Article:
Endobronchial valves that allow air to escape from a pulmonary lobe but not enter it can induce a reduction in lobar volume that may thereby improve lung function and exercise tolerance in patients with pulmonary hyperinflation related to advanced emphysema. We compared the safety and efficacy of endobronchial-valve therapy in patients with heterogeneous emphysema versus standard medical care. Efficacy end points were percent changes in the forced expiratory volume in 1 second (FEV1) and the 6-minute walk test on intention-to-treat analysis. We assessed safety on the basis of the rate of a composite of six major complications. Of 321 enrolled patients, 220 were randomly assigned to receive endobronchial valves (EBV group) and 101 to receive standard medical care (control group). At 6 months, there was an increase of 4.3% in the FEV1 in the EBV group (an increase of 1.0 percentage point in the percent of the predicted value), as compared with a decrease of 2.5% in the control group (a decrease of 0.9 percentage point in the percent of the predicted value). Thus, there was a mean between-group difference of 6.8% in the FEV1 (P=0.005). Roughly similar between-group differences were observed for the 6-minute walk test. At 12 months, the rate of the complications composite was 10.3% in the EBV group versus 4.6% in the control group (P=0.17). At 90 days, in the EBV group, as compared with the control group, there were increased rates of exacerbation of chronic obstructive pulmonary disease (COPD) requiring hospitalization (7.9% vs. 1.1%, P=0.03) and hemoptysis (6.1% vs. 0%, P=0.01). The rate of pneumonia in the target lobe in the EBV group was 4.2% at 12 months. Greater radiographic evidence of emphysema heterogeneity and fissure completeness was associated with an enhanced response to treatment. Endobronchial-valve treatment for advanced heterogeneous emphysema induced modest improvements in lung function, exercise tolerance, and symptoms at the cost of more frequent exacerbations of COPD, pneumonia, and hemoptysis after implantation. (Funded by Pulmonx; ClinicalTrials.gov number, NCT00129584.)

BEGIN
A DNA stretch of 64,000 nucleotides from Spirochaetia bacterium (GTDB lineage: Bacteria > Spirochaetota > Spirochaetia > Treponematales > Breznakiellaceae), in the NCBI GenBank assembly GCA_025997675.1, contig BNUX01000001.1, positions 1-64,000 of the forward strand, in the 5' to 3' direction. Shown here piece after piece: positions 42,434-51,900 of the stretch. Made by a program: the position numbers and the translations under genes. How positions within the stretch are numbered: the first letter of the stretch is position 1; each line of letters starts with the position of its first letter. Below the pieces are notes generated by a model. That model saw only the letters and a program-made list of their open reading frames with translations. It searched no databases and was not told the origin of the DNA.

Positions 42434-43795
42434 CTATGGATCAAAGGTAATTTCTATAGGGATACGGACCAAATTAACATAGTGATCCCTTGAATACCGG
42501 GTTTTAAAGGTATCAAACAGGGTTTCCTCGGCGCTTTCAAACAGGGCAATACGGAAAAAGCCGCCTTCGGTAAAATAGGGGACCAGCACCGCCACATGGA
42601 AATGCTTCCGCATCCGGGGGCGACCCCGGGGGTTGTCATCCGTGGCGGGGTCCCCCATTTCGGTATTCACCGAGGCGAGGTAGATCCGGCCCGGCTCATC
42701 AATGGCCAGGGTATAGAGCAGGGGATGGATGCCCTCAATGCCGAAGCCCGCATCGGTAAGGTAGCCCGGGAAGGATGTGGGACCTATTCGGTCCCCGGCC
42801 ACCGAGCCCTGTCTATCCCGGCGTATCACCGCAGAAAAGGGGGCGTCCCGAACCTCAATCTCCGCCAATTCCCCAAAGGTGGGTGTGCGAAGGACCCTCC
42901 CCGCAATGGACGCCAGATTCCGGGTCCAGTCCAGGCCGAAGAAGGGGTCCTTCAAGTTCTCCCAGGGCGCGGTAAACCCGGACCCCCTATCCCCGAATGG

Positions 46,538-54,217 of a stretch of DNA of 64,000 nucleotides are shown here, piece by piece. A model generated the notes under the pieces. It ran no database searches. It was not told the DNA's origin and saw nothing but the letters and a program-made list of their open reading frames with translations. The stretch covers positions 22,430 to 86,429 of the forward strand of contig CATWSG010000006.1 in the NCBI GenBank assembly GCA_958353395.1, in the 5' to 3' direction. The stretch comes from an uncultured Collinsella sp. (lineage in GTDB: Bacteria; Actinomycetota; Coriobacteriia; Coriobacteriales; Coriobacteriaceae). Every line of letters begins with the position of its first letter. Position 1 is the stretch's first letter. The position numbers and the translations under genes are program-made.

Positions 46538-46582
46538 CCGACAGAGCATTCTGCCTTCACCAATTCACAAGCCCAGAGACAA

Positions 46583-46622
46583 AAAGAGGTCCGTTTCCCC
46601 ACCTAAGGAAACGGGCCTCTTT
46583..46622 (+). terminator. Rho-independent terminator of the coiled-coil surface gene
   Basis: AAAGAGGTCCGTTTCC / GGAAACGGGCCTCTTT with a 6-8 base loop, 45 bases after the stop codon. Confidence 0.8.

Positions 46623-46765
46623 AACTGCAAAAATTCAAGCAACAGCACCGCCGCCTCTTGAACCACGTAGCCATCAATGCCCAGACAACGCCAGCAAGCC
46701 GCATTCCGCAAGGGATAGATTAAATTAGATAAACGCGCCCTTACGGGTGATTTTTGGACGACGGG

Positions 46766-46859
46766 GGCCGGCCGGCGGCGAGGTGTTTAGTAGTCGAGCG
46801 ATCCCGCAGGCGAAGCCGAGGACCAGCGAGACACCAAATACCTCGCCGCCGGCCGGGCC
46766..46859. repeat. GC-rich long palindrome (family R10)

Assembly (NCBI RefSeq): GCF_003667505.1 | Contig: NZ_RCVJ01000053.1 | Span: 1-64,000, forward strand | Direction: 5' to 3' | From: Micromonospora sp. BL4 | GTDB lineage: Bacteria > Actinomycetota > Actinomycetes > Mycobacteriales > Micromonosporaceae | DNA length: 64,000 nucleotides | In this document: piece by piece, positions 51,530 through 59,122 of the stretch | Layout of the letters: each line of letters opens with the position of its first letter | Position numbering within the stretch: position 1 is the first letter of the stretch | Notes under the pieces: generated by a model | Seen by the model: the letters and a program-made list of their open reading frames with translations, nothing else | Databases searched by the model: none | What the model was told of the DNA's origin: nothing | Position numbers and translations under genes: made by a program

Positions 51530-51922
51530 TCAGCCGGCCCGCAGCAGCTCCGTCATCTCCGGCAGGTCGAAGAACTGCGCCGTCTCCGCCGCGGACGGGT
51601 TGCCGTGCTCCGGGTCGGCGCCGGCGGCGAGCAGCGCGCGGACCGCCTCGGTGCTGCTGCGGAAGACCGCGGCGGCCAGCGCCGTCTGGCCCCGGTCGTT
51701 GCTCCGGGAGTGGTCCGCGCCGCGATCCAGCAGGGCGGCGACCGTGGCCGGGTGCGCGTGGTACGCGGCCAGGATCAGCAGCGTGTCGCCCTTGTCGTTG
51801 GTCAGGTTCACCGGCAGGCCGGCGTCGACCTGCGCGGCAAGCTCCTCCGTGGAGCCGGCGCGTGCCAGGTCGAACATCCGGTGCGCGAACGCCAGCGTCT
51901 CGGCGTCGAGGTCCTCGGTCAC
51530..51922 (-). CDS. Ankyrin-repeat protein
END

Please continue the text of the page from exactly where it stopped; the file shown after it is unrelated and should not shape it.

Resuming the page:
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            Efficacy predictors of lung volume reduction with Zephyr valves in a European cohort.

            The Endobronchial Valve for Emphysema Palliation Trial (VENT) was a multi-centre, prospective, randomised, controlled trial conducted to evaluate the safety and effectiveness of unilateral endobronchial valve (EBV) treatment. The purpose of this analysis was to assess outcomes in the previously unreported European VENT study cohort. Patients with advanced emphysema were randomly assigned (2:1) to receive Zephyr® (Pulmonx Inc., Redwood City, CA, USA) EBV treatment (n = 111) or medical management (n = 60). At 6 months, EBV patients demonstrated a significant improvement compared with the controls for mean ± SD change in forced expiratory volume in 1 s (7 ± 20% versus 0.5 ± 19%; p = 0.067), cycle ergometry (2 ± 14 W versus -3 ± 10 W; p = 0.04) and St George's Respiratory Questionnaire (-5 ± 14 points versus 0.3 ± 13 points; p = 0.047). At 12 months, the magnitude of the difference between groups for change from baseline was of similar magnitude to the differences seen at 6 months. Rates for complications did not differ significantly. EBV patients with computed tomography (CT) scans suggestive of complete fissure and lobar occlusion had a mean ± SD lobar volume reduction of -80 ± 30% and >50% met minimal clinical difference thresholds. The degree of emphysema heterogeneity did not preclude excellent outcomes. Unilateral lobar volume reduction using EBV treatment is safe and superior clinical results correlated with CT suggestive of complete fissures and successful lobar occlusion. Emphysema heterogeneity was not critical for determining positive outcomes.